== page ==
You're right, at the moment the criteria include at least some symptoms being present before the age of 7. This might get changed when the new criteria are written up, as there's no evidence that the symptoms are different in any other way when starting later in life. ADHD brains (certain parts of them) develop at a slower rate and often don't ever finish completely, leaving the person with a few cognitive skills only as good as an adolescent's by adulthood, and it's not known exactly how that happens. The way I see it, there's no reason a brain couldn't develop at a normal rate until a certain age and then start slowing right down. By adulthood, that person would have the same problems as someone with a more classic case history. Hopefully, if it does turn out that you have, in effect, ADHD with a late onset, you can find a doctor who'll treat you the same as any other patient with the same current symptoms. Not sure where you're from but my understanding is in the USA that shouldn't be too hard.

  6. #36
    Blah Orangey's Avatar
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    Quote Originally Posted by compulsiverambler View Post
    Don't just look at the grades. Other signs include be failing to listen properly even when motivated to, desperate to even, and being spoken to directly. Losing things frequently, being late frequently. Forgetting instructions too easily. Find out what all the signs and symptoms are. It could be something else, depression for example, absence seizures.

    You're right, at the moment the criteria include at least some symptoms being present before the age of 7. This might get changed when the new criteria are written up, as there's no evidence that the symptoms are different in any other way when starting later in life. ADHD brains (certain parts of them) develop at a slower rate and often don't ever finish completely, leaving the person with a few cognitive skills only as good as an adolescent's by adulthood, and it's not known exactly how that happens. The way I see it, there's no reason a brain couldn't develop at a normal rate until a certain age and then start slowing right down. By adulthood, that person would have the same problems as someone with a more classic case history. Hopefully, if it does turn out that you have, in effect, ADHD with a late onset, you can find a doctor who'll treat you the same as any other patient with the same current symptoms. Not sure where you're from but my understanding is in the USA that shouldn't be too hard.
    Well I don't really remember my childhood all that well, so what I thought or felt at the time is really all a mystery to me. Also, I didn't go to preschool or kidnergarten, so I don't have any sort of record for that age period (which would have been from 5-7).

    My parents say I was always well liked by the teachers and well-behaved. I was always pretty messy, though, and there was an incident in the 3rd grade that might be indicative of ADHD-like symptoms. We were taking a state aptitude test, and the teacher (apparently) had instructed us to only complete one section of the test during the given time period. Well, apparently I just didn't even realize that these instructions had been given, and I finished the entire thing in one sitting (hyperfocus?). The teacher took me aside afterwards and told me that it looked like I was going to get bad grades because I couldn't follow simple instructions. Anyway, I was worried and told my parents, and they went down to the school and blah blah blah. I was pulled out of that school a week later.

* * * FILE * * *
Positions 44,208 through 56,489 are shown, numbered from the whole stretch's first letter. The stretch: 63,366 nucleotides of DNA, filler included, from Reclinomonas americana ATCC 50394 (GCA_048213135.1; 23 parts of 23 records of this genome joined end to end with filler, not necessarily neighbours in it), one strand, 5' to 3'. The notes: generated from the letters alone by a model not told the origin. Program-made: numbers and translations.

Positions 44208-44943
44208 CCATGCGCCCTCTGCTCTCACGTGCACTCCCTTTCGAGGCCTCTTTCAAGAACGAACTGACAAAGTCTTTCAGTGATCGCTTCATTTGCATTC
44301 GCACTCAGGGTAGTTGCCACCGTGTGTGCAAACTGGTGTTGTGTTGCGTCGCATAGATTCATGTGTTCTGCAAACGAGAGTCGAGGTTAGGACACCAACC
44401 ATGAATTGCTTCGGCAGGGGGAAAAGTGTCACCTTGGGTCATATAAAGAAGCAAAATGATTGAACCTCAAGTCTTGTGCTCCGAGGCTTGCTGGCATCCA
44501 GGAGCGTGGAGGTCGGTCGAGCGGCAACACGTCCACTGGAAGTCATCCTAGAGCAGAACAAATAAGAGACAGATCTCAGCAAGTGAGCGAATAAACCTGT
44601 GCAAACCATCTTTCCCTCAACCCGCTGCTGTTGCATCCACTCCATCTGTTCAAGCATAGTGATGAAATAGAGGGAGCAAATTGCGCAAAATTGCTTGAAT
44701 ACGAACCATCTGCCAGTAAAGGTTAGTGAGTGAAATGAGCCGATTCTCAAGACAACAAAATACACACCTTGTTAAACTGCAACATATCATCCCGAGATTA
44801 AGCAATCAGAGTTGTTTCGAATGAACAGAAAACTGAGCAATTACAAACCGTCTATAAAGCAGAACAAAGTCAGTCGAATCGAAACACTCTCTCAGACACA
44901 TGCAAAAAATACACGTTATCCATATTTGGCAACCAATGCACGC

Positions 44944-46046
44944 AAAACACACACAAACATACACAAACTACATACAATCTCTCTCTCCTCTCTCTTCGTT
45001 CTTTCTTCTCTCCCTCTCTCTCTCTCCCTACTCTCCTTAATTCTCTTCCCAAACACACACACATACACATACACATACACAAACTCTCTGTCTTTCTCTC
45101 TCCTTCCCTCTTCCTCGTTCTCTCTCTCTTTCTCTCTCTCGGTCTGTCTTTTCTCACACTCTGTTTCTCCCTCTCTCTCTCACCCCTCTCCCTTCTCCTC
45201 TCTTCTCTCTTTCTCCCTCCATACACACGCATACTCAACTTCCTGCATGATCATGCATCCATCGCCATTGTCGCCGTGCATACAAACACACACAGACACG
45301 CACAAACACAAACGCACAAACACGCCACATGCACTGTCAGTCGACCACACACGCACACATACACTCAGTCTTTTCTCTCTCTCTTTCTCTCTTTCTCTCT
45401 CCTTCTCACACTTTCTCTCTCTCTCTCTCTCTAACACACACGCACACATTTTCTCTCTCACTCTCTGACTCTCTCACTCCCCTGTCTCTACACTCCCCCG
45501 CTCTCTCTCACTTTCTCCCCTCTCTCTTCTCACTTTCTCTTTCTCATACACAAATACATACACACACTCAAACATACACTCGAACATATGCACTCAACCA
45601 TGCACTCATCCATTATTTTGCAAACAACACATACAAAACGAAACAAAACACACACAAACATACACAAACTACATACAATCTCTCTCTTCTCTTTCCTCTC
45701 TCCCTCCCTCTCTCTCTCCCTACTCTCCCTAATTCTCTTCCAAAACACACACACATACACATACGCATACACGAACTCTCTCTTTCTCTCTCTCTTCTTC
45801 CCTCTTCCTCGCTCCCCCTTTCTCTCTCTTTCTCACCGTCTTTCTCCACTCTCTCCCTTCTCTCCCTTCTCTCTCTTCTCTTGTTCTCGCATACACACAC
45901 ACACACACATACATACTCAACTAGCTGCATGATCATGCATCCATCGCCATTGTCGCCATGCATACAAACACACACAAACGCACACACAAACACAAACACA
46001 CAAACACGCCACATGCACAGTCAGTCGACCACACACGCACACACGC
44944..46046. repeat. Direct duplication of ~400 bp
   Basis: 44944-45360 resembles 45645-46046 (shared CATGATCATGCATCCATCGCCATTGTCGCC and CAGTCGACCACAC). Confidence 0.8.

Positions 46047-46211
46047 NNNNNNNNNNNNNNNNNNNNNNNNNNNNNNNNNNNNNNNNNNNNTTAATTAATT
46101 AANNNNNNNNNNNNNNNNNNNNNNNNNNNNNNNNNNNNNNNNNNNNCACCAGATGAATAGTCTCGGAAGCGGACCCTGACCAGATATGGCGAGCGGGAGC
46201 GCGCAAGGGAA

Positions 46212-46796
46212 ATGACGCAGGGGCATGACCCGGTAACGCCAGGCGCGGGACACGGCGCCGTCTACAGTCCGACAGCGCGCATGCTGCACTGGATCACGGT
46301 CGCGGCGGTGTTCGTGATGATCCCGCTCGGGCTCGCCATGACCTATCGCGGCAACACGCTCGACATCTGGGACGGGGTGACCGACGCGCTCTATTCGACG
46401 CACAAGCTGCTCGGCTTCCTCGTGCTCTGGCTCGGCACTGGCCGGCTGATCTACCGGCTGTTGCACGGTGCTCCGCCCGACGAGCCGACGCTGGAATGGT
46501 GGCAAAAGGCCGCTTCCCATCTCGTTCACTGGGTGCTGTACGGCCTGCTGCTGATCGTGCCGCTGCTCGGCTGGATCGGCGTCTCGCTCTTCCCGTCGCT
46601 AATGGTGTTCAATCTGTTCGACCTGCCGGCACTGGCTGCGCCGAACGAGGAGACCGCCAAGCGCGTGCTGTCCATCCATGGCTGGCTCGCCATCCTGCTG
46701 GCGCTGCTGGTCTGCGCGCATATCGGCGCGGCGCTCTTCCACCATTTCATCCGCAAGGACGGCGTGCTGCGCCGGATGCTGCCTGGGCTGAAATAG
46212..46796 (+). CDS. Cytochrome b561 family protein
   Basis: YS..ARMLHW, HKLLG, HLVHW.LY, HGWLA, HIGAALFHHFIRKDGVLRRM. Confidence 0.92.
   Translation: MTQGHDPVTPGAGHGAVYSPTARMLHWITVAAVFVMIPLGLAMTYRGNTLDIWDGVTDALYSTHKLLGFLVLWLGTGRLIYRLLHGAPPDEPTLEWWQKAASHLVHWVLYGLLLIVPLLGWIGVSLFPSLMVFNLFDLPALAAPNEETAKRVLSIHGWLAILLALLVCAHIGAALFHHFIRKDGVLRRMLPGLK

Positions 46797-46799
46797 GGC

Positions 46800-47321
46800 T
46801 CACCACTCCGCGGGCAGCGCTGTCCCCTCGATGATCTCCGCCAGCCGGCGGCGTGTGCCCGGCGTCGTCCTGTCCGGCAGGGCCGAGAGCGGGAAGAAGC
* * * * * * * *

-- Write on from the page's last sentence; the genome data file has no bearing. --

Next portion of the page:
And I was always sort of in la la land. I remember being yelled at by my parents a lot for "being careless" and "not caring enough to pay attention to what I'm doing" and "being disrespectful." Of course, one of the problems is that when I ask them about all of this now, they always deny it and insist that I was a perfect angel child. This won't be helpful to my diagnosis, either, I assume, because they need third-party confirmation, right?

    Anyway, thanks for all of the good info, compulsiverambler.
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  7. #37
    Senior Member compulsiverambler's Avatar
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    Quote Originally Posted by Orangey View Post
    Well I don't really remember my childhood all that well, so what I thought or felt at the time is really all a mystery to me. Also, I didn't go to preschool or kidnergarten, so I don't have any sort of record for that age period (which would have been from 5-7).

    My parents say I was always well liked by the teachers and well-behaved. I was always pretty messy, though, and there was an incident in the 3rd grade that might be indicative of ADHD-like symptoms. We were taking a state aptitude test, and the teacher (apparently) had instructed us to only complete one section of the test during the given time period. Well, apparently I just didn't even realize that these instructions had been given, and I finished the entire thing in one sitting (hyperfocus?). The teacher took me aside afterwards and told me that it looked like I was going to get bad grades because I couldn't follow simple instructions. Anyway, I was worried and told my parents, and they went down to the school and blah blah blah. I was pulled out of that school a week later.

    And I was always sort of in la la land. I remember being yelled at by my parents a lot for "being careless" and "not caring enough to pay attention to what I'm doing" and "being disrespectful." Of course, one of the problems is that when I ask them about all of this now, they always deny it and insist that I was a perfect angel child. This won't be helpful to my diagnosis, either, I assume, because they need third-party confirmation, right?